The technology is still not fully developed and there are major challenges to fulfill such as producing bendable OLEDs of such sizes (Read: How graphene can help make such OLEDs come to reality). Once the engineers overcome these challenges it is expected for bigger players in market to file both utility and design patents to mark their intellectual territories in the aviation industry.
Posted on | November 12, 2014 | No Comments
Gone are the days of simple joysticks and gaming consoles. Today, 3D multimedia is travelling the real way trying to offer an absolutely immersive experience. In the first of our five-part series on virtual reality, we take you through the world of entertainment and how virtual reality is giving users a complete haptic experience.
Hobbies form a major part of entertainment and the world of entertainment is growing bigger and easier to access. Soon enough, art lovers can stop worrying about travel costs and visit the Louvre, the Acropolis and the Smithsonian all in a day. Travelers can walk through the Hanging Gardens of Babylon, circumambulate the Taj Mahal and enjoy the sunset view from atop the Lighthouse of Alexandria in a matter of hours.
This is Reality… albeit Virtual.
3D computing and affordable head mounted displays are defying time, distance and gravity and bringing the world to the eyes of people. And the entertainment industry has practically made this its bread and butter for the day. Players in the entertainment segment are not just offering a virtually real experience, but are moving to the next level of offering an immersive experience not in traditional gaming alone, but in the wholesome sphere of entertainment. This means that you step into a virtual reality console, slip on gloves that interact with the virtual environment and allow you to “touch” and “feel” objects, “speak” to characters in the virtual world, and voila! experience what you would experience in reality.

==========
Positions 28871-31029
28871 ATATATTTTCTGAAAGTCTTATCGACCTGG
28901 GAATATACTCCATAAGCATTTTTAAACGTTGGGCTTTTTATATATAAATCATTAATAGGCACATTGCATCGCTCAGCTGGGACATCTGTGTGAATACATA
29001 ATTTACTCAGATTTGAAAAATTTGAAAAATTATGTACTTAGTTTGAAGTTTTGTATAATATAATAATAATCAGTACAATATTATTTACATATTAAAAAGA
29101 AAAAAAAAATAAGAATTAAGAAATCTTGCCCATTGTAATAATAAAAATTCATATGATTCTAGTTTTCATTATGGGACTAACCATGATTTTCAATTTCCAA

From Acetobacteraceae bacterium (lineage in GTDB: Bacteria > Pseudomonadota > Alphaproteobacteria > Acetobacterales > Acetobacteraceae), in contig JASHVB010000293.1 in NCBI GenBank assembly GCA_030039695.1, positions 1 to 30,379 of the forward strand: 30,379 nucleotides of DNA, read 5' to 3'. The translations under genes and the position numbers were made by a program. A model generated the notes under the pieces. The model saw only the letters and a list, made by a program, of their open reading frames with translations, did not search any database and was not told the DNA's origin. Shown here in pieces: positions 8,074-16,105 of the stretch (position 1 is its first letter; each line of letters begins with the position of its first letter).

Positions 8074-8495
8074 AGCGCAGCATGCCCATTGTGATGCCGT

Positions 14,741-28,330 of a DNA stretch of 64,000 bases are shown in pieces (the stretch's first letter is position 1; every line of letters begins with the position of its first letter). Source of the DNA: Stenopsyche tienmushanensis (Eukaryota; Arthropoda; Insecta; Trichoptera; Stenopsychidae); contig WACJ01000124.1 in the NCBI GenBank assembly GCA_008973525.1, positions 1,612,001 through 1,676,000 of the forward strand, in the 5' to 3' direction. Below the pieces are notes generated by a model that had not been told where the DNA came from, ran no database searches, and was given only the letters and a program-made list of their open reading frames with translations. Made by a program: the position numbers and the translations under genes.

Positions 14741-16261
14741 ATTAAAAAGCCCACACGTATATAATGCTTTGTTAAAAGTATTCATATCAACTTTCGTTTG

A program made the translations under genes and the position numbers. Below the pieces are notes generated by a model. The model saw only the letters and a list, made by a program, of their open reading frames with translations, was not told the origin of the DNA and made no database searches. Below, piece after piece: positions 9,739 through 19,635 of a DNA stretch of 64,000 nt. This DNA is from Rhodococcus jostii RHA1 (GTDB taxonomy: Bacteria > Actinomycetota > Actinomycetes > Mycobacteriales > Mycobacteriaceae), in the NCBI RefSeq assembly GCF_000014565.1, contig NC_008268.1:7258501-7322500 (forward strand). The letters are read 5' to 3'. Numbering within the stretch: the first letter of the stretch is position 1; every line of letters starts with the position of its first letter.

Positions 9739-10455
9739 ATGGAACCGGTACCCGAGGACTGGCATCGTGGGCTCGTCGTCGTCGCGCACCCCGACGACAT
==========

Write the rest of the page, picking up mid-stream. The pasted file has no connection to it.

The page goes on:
Virtual Reality has had a huge impact on the entertainment industry. From games to movies to fine art, virtual reality has found its place in almost all the vertices of the entertainment industry. In gaming, Virtual Reality (or Augmented Reality) dates back to the 1990s, when several game manufacturing companies came up with various technologies. Over time, the evolving technology is finally finding its way into consumers’ homes.
Theatre pushes boundaries
Little did one think that theatre could become a favored experimenting stage for virtual reality. In a recent experiment, Parisian choreographer couple Marie-Claude Pietragalla and Julien Derouault teamed up with 3D virtual reality developer Dassault Systems and showcased a play based on Eugene Ionesco’s dramas – in virtual mode.
The play – Mr. & Mrs. Dream – involves artists simply jumping and dancing on a nearly empty stage. But viewers saw them bouncing off meteorites, ducking from space rocks and dancing in outer space.
There was a time when Haunted House and Jurassic Park were popular themes for virtual reality experiences in theme parks. Today, augmented reality has gone way ahead to bring the theme park to your computer. Using a combination of RFID enable bracelets and data sensors theme park creators are experimenting on offering a virtual doppelganger experience to viewers in 4D mode.